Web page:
Evaluation of the volunteering in care homes project: summary report

HILL Matthew
2016

Summary report of an evaluation of the Volunteering in Care Homes (ViCH) project, which examines the impact of volunteering on residents, staff and volunteers and also explores the implications for developing volunteering in care homes more generally. The project was piloted in fourteen care homes, which placed trained volunteers in befriending and activity-based roles. The evaluation found good subjective evidence from staff and volunteer surveys of that befriending and activity-based volunteering roles have major positive impacts for residents in care homes, especially around social and emotional wellbeing. The majority of staff surveyed also felt the involvement of volunteers has a positive impact on their job, in terms of job satisfaction, retention and levels of stress. The evaluation also looked at the cost-effectiveness of the approach. The project had high start-up costs, with a positive ongoing value ratio achieved 18 months into the project. In order to deliver positive impacts for residents and staff, the project found that volunteers need to be effectively recruited, sufficiently trained, well matched and receive substantial ongoing support and coordination. Other factors identified that need to be addressed to enable volunteer engagement to become well established across the sector, include strategic leadership, culture change, good practice learning, financial resources and regulatory incentives.

Mixing matters: how shared sites can bring older and younger people together and unite Brexit Britain

UNITED FOR ALL AGES
2018

Sets out why increasing connections between generations is key to the health, wellbeing and future of individuals, communities and the country. While Britain has become more age segregated in recent decades, this paper demonstrates there is a growing movement to tackle ‘age apartheid’. The paper focuses on how older and younger people can come together through ‘shared sites’ with many inspiring and practical examples that could be replicated across the UK. Four specific themes are explored: shared care and play; shared housing and living; shared learning and work; and shared community spaces and activities. The paper sets out an ambition to develop 500 shared sites by 2022, arguing that with some 75,000 care homes, nurseries and schools in the UK, there is massive scope for the shared sites challenge to achieve much more.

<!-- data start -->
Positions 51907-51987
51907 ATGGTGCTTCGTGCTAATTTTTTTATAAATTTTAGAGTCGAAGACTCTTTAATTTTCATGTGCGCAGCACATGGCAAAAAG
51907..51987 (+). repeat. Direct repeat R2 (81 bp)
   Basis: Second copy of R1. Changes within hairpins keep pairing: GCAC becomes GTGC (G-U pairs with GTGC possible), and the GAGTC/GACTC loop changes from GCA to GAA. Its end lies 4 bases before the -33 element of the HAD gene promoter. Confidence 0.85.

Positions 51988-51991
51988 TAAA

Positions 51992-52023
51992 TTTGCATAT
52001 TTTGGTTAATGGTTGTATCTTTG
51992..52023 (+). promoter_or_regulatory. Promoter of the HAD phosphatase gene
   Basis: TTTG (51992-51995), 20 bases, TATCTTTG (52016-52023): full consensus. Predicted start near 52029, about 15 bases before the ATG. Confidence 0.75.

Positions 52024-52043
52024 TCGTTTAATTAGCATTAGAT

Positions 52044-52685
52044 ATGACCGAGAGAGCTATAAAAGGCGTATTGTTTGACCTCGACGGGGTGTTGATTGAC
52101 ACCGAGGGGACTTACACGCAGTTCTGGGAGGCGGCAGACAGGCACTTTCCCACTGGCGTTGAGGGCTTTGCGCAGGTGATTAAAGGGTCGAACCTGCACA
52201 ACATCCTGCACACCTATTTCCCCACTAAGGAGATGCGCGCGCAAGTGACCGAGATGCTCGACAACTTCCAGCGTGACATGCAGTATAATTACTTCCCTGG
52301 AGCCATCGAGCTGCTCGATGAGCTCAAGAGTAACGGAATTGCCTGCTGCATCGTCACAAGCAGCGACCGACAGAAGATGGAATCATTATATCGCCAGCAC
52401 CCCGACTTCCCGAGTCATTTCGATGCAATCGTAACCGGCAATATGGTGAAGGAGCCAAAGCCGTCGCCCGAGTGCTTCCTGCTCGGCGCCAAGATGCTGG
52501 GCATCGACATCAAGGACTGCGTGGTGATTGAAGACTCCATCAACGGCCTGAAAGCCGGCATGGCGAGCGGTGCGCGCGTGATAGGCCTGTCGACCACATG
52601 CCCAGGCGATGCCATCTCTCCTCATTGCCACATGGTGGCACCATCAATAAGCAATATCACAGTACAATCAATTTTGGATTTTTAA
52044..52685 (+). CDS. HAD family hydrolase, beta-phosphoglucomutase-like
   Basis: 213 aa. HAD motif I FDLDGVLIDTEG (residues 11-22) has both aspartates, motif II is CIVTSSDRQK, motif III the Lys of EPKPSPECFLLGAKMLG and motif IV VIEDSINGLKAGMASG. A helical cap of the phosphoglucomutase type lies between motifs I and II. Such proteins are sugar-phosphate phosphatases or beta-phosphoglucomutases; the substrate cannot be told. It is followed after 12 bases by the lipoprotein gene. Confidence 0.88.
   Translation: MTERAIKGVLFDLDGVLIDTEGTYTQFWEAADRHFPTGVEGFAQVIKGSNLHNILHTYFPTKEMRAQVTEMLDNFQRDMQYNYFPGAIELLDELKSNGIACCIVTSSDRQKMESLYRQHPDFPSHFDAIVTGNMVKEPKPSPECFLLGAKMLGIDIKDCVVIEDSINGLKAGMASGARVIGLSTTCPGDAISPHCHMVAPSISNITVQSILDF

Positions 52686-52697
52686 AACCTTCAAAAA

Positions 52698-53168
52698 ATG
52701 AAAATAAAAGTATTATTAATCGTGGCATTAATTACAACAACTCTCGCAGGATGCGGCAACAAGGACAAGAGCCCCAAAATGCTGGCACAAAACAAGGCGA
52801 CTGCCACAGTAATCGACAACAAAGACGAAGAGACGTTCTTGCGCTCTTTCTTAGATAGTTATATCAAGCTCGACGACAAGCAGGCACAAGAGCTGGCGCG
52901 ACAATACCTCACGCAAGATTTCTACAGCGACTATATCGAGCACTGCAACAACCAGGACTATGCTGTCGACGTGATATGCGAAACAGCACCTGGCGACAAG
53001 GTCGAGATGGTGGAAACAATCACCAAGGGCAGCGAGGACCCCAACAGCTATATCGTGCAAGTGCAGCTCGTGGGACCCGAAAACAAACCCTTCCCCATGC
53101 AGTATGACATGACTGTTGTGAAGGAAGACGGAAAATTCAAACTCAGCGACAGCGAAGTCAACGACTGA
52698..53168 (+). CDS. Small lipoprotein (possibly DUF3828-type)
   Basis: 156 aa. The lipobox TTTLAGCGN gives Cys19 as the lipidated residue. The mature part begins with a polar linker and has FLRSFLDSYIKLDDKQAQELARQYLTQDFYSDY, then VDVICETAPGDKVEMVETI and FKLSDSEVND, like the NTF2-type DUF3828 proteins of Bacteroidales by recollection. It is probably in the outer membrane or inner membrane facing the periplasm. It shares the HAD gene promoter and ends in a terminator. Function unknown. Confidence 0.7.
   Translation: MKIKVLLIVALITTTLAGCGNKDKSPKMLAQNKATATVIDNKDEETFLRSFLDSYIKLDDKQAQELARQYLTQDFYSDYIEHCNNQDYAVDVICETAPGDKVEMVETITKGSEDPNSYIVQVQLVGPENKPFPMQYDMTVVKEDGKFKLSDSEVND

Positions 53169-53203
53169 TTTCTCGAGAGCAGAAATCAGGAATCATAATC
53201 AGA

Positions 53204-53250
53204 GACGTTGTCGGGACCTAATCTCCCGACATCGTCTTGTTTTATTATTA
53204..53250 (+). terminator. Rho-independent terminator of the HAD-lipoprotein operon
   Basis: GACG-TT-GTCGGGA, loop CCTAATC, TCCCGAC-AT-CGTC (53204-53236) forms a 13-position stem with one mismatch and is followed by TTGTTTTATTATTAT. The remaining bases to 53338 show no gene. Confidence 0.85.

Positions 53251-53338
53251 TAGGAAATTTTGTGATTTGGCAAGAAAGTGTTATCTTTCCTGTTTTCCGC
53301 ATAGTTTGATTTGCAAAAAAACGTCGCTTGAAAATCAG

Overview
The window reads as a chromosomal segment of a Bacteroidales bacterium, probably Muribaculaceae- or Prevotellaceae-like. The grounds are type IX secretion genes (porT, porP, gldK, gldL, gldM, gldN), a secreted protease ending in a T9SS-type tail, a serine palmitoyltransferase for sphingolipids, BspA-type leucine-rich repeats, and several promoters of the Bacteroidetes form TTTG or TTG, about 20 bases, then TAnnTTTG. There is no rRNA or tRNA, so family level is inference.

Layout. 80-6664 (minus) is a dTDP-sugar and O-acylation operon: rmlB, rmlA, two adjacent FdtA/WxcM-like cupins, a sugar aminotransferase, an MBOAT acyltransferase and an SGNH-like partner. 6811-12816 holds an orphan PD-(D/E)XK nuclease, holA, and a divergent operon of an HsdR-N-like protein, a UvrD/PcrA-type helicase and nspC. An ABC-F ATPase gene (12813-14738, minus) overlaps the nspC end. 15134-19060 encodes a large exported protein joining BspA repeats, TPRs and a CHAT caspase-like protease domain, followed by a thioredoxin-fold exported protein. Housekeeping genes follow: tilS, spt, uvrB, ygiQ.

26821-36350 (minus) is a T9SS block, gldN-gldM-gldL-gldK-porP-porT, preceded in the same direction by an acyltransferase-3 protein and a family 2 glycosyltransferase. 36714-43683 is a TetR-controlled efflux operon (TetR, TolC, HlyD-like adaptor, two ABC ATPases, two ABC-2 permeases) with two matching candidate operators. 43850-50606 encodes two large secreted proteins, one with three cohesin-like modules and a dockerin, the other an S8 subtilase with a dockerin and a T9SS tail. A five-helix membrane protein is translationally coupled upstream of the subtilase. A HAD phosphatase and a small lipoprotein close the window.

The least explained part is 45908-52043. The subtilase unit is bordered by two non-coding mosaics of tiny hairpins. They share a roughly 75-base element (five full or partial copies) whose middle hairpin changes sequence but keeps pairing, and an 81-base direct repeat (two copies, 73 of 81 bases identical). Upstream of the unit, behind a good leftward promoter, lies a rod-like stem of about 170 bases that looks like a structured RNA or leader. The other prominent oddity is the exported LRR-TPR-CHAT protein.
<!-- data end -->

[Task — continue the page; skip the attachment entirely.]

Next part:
HenPower

Equal Arts

“I’ve made some great friends through HenPower. What I like about HenPower is that you’re not entertained, you’re involved” (Tommy Appleby, 91, Hensioner, member of HenPower). HenPower was developed by Equal Arts in 2011 as a pilot project, funded by the Big Lottery Silver Dreams Programme with clear outcomes: to both assist and improve the health and wellbeing, and reduce the loneliness of thirty older people, specifically men. These activities were coupled by the project aiming to demonstrate the benefits of keeping hens in care homes alongside taking part in creativity and as ‘Hensioners’, introduce the hen-related activities and arts sessions to the wider community, such as school children. A Hensioner, like Tommy Appleby, fulfils the role of an active HenPower volunteer who can their use existing skills and knowledge to develop an expertise in hen-keeping. When the project was piloted, the eligibility of recruiting each Hensioner was that they had an interest to help others, who are less able then themselves. As champions of HenPower, the project established in care settings through volunteers, artists and project workers meeting with each of the care staff, residents and relatives to introduce creativity and hen-keeping in north-east England.